I made myself take it easy, knowing that that was the only way I could make it back under my own power. The whole ride took nearly ten hours (including about 40 mins of breaks).
I made it to within about 15 miles of Argentina!
At the farthest point of the ride, I was in a “Volcano danger zone”. This is roughly where I turned around… this is the kind of scenery that makes it worth riding this far:
Now for the “Haunted Tunnel” part you’ve all been waiting for.
On my way up the canyon I came upon this:
See that tunnel going into the mountainside?
I rode my bike up to the mouth and walked in a ways. It disappeared into complete darkness.
My curiosity sparked, but a little disappointed that I didn’t know what was in there or where it went, I rode back down to the pavement and continued up the canyon.
A little further up I found the other side of the tunnel:
On my way back home, I stopped at this end of the tunnel.
Knowing that it couldn’t be much more than a quarter mile long, I wanted to see if I could walk all the way through.
There was a man sitting next to the mouth of the tunnel. He seemed to be working on some metal device.
Normally, I wouldn’t ask permission or approval from a Chilean before doing something dangerous or “unofficial”, because they’re usually risk-averse and prone to blind obedience.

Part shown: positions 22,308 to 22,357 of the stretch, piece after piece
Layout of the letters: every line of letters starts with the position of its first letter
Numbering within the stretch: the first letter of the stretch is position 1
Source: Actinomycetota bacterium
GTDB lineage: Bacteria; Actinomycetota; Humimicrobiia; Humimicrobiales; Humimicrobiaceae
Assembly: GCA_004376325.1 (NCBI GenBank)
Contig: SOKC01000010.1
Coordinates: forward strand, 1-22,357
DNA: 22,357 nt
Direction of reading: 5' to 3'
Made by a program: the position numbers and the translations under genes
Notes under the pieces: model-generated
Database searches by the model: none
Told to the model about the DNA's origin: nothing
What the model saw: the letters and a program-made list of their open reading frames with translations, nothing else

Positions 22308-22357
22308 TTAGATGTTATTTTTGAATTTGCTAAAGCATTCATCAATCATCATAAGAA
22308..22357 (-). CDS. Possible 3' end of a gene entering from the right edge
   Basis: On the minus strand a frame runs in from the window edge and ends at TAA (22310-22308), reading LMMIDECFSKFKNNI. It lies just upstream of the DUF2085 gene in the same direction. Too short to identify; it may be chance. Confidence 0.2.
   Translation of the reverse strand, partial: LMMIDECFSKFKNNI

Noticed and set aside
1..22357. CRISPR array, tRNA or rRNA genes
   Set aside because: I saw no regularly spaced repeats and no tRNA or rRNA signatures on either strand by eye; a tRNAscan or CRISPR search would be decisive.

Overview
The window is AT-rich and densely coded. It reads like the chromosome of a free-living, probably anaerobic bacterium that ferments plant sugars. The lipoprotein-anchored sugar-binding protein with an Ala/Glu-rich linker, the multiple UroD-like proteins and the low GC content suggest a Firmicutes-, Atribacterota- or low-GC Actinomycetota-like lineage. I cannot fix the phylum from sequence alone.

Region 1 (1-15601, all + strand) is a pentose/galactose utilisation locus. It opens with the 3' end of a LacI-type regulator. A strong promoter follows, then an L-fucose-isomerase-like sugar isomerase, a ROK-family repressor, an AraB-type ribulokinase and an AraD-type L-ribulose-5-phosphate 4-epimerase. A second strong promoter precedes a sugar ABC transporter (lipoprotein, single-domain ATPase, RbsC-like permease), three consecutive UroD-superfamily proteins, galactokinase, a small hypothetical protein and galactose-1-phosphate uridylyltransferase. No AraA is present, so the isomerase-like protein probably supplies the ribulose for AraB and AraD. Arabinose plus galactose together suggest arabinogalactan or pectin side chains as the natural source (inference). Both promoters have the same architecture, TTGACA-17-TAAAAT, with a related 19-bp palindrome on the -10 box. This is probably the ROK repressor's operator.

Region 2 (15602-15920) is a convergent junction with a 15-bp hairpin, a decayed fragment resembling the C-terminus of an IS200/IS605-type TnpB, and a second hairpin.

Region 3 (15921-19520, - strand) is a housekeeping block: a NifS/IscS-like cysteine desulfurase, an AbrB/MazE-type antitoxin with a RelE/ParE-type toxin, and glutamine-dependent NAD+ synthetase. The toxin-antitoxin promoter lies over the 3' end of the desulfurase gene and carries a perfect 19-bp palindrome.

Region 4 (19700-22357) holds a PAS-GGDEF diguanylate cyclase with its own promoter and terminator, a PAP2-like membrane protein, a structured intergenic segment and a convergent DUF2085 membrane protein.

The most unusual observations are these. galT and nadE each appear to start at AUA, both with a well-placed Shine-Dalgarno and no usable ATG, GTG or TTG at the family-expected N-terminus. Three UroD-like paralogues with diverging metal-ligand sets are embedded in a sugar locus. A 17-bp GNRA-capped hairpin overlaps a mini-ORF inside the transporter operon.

But in this case, I was doubtful enough that I was willing to do what this man recommended.
He told me that it was safe, and to go ahead.
I pulled off my sunglasses and started to put them on my helmet, but he told me to leave them on until I couldn’t see anything, then remove them. It would help my eyes adjust.
I started off riding, but the road was dangerously uneven so I dismounted and walked. It was getting really dark… I took off my sunglasses and got temporary relief. The tunnel got darker and darker until I could barely see anything.
I was about to turn around when I saw the light at the other side. The tunnel has a slight bend in it that keeps you from being able to see one side from the other.
I walked straight towards the light. I was now completely blind to what was around me, because I was facing the primary light source, instead of it being behind me. I almost bumped into one of the tunnel walls at one point.
It was a bit creepy, but I’m glad I did it. I want to go back there and do it again sometime.
I did a bit of research on the tunnel when I got home.
It’s called the Tinoco tunnel.
It was built in 1903 as a railroad tunnel and was used up until the 80’s.
Since then it’s been used by tourists and locals who want to take a shortcut.
It’s a little over 600 meters long.
In the 90’s a teenager committed suicide in the tunnel, and since then there’s been a rumor that his ghost is in the tunnel.